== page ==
How can we as Unitarian Universalists best work towards a world where violence is no longer a viable option for humanity, not only as Nation-states but also in our personal lives? How can we work to finally “lay down our sword and shield”?
It will not be done through internal discussions within our Association, nor will it be done through demonstrations and statements that create boundaries between ourselves and the rest of the world. This is how I perceive the original wording of the Study Action Issue on Peacemaking.
“…should the Unitarian Universalist Association (UUA) reject the use of any and all kinds of violence and war…and adopt a principle of seeking just peace through nonviolent means.”
Before I begin to answer the questions I began with, let me first situate myself within this discussion. I have been a soldier, and I am becoming a Chaplain. I am the child of a soldier, the grandchild of a sailor, and the great-grandchild of a Medal of Honor winner.
I believe that there is no such thing as “Just War”. The concept simplifies one of the most complex aspects of human nature, this drive to solve problems with violence, carried out among nation-state actors. It is a political sophistry that can be used to justify anything, and it is misdirection that seeks to put responsibility for war on temporary political situations. The execution of war is never for political reasons (no matter what those nation-states may say) but rather it is an extension of the need for violent conflict that rests within every human soul.
There has also never been any lasting thing that we could point to and say “See, that is what Peace is like”. Even when we humans are not actively fighting a war, we are preparing for one. Even if we were not preparing for war, many of us are fighting wars within our own hearts and lives… the wars we fight without are an expression of the wars we fight within.
War is the last form of hell I still believe in. I have walked through that hell in Latin America, and through the aftermath of that hell in Bosnia. I served as a soldier in the “War on Drugs” in the early 90′s, and as a Peacekeeper in Bosnia in 1996-1997. But that hell of war exists within families, within communities, and within each human as well as on the physical battlefields in Iraq, Afghanistan, Sierra Leone, Columbia, Palestine, and indeed around the entire world.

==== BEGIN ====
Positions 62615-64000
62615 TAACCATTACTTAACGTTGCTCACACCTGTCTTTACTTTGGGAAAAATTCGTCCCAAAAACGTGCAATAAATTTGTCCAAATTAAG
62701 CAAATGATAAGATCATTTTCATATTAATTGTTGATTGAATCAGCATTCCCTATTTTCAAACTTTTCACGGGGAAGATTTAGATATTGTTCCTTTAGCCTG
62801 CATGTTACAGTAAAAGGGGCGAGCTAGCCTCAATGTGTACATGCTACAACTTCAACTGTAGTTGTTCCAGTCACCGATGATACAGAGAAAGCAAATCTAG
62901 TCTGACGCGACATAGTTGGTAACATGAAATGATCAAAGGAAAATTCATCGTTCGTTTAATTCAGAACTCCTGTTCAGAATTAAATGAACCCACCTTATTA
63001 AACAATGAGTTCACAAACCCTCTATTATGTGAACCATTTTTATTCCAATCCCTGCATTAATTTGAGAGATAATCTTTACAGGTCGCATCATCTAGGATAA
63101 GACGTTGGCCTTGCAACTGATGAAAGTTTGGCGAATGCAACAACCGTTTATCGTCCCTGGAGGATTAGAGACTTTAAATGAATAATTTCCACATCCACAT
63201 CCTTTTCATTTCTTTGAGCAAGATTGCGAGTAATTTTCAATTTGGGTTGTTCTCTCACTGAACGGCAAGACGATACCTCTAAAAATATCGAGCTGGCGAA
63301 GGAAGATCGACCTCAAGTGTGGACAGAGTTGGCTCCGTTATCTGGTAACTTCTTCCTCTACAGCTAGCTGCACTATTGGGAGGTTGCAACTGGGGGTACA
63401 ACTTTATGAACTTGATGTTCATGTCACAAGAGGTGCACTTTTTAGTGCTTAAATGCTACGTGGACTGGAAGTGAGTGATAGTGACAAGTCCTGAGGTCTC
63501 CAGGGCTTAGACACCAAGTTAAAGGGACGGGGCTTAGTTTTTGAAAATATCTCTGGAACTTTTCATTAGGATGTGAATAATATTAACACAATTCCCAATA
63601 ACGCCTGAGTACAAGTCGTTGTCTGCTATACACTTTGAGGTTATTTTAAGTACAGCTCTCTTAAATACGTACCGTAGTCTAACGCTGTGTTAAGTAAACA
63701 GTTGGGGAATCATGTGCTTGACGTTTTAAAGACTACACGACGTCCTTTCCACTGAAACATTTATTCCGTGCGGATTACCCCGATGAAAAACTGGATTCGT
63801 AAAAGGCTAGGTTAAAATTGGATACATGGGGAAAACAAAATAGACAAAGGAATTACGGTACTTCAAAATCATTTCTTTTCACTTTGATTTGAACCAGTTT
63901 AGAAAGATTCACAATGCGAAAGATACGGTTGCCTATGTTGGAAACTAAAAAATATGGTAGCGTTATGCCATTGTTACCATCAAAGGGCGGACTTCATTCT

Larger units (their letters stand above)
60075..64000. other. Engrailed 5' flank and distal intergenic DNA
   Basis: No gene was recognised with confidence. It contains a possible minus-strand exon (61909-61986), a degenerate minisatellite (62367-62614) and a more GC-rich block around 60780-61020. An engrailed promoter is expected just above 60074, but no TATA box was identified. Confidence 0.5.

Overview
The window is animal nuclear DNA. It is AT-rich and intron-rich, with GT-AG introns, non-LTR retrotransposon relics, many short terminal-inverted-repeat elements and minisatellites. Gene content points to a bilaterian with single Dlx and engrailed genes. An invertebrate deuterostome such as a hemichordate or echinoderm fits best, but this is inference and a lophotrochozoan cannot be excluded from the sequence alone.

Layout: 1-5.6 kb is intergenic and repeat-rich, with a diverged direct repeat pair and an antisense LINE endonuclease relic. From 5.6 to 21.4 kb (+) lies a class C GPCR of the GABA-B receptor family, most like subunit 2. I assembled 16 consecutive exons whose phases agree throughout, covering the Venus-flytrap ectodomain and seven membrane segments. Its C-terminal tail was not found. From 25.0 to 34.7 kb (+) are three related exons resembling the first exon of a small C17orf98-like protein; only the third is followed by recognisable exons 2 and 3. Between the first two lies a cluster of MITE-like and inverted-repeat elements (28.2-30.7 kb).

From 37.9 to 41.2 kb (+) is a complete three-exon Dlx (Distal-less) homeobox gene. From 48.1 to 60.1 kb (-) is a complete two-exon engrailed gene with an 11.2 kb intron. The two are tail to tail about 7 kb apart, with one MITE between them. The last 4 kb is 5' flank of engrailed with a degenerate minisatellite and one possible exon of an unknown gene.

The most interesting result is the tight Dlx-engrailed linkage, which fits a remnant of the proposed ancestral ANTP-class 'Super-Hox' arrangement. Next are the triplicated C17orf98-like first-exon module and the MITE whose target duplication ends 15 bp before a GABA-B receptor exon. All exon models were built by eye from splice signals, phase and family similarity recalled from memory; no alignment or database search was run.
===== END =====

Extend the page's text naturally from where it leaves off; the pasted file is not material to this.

To know more where I am situated in relation to war, please read my sermon entitled “Embedded War”.
The change from a culture based in war to a culture based in peace begins, not with political action, protests, or statements by religious associations… but with personal spiritual practice. If war without is an expression of war within, then the first step in changing the culture of war is to foster that inward change in a growing number of people. I believe that fostering the spread and deepening of religious spiritual practices of inward reflection and contemplation is the first step in creating a culture of peace.
With a growing movement of deeply reflective spiritual practice, the atmosphere will then be right for a cultural shift in what are the guiding principles of our society, away from principles based in conflict and advantage, and towards principles based in interdependence, compassion, and respect. By shifting the foundational principles upon which society is based, we change the dynamic that feeds a culture of war.
Third, and probably the most important step in creating a culture of peace, is the creation and expression of a coherent and detailed vision of what a culture of peace will be like. To motivate and captivate people, we must give them a message not of obligations and fear, but of hope and dreams. We must show what the world will be like when war and violent conflict is no longer the primary form of human interaction.
It is the vision of a world made whole that will inspire cultural change. The key to changing this dynamic of human nature is a change in the human heart, and that does not come from rational argument but from our deepest emotional selves. Creating that vision is a religious responsibility. There are plenty of political peace activists… we need to live our religious vision as prophets.
In essence, I believe the answer to how to create a world in which violence is not used comes not from making a statement, but from living our faith. It comes from being willing to be evangelistic about our Unitarian Universalist faith, not to create more Unitarian Universalists, but to help create better humans. It comes from creating a culture of reflective spiritual practice in our own movement, and then inspiring that practice in others. It comes from both living and promoting our principles and ideals, both as an association and as religious individuals living in society.
I became a Unitarian Universalist because I believe its principles and values, combined with the religious impulse within humanity, to be the last best hope we have to save ourselves from the many ways we are courting disaster as a species.
If we want to create a culture of peace, then let us practice peace within our own spirits first, then within our families, within our congregation, within our communities, within our religious association. Only when a growing number of us adopt peace as a way of life will we begin to change the culture of the world in which we live. Not through words or statements, but through the spiritual practices of our lives, through the living and promotion of our ideals and principles, and through an articulated and promoted vision of what the world will be like in a culture of peace.
Yours in Faith,